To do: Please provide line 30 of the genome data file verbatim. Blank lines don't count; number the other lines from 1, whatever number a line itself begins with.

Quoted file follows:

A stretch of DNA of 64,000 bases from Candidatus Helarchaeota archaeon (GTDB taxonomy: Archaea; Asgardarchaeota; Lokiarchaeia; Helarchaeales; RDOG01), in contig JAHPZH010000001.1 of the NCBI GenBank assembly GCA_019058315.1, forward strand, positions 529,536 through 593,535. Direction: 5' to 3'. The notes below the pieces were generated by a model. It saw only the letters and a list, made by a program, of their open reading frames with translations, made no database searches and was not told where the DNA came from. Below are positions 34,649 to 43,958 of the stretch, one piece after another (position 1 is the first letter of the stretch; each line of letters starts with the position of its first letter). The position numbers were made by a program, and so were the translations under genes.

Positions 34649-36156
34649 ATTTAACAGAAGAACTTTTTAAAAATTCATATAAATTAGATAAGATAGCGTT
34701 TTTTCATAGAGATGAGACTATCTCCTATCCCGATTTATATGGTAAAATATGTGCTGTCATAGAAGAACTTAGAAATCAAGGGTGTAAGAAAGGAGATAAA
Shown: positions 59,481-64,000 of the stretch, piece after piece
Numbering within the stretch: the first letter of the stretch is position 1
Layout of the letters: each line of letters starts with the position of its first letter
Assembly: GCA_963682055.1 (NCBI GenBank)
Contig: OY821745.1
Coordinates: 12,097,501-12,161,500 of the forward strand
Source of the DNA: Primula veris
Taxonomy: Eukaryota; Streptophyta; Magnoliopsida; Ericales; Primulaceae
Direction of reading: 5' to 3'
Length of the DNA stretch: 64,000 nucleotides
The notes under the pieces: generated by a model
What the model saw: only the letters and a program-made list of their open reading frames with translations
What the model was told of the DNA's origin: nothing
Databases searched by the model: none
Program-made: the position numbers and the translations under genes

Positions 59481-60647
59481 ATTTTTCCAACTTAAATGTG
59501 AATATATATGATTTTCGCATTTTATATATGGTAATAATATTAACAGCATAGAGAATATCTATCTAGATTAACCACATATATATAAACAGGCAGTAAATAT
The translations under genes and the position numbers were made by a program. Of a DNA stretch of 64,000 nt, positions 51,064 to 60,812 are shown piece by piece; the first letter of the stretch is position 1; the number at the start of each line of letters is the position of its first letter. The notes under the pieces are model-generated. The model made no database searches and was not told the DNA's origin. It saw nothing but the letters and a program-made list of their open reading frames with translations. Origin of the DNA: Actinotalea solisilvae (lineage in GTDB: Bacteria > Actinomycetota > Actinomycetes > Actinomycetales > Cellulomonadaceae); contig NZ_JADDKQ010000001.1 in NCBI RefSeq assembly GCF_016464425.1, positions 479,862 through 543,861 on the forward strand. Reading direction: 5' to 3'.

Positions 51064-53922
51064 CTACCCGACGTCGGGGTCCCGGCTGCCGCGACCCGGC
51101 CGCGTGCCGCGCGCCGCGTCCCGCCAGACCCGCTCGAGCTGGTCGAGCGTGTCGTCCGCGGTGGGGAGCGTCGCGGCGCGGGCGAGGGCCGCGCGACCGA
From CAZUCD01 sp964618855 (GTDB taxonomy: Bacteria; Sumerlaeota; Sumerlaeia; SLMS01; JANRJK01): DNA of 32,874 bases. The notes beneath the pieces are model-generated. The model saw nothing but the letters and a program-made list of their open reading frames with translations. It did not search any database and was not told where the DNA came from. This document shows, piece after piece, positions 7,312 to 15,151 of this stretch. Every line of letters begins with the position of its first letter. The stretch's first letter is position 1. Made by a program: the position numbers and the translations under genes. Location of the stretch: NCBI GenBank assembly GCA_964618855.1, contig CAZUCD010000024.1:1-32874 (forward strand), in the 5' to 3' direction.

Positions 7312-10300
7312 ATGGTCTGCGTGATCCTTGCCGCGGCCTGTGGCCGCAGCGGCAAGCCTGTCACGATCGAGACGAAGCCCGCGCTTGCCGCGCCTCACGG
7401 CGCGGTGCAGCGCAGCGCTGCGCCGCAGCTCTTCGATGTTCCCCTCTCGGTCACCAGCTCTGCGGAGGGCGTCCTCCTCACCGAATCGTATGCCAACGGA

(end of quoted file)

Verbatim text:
7401 CGCGGTGCAGCGCAGCGCTGCGCCGCAGCTCTTCGATGTTCCCCTCTCGGTCACCAGCTCTGCGGAGGGCGTCCTCCTCACCGAATCGTATGCCAACGGA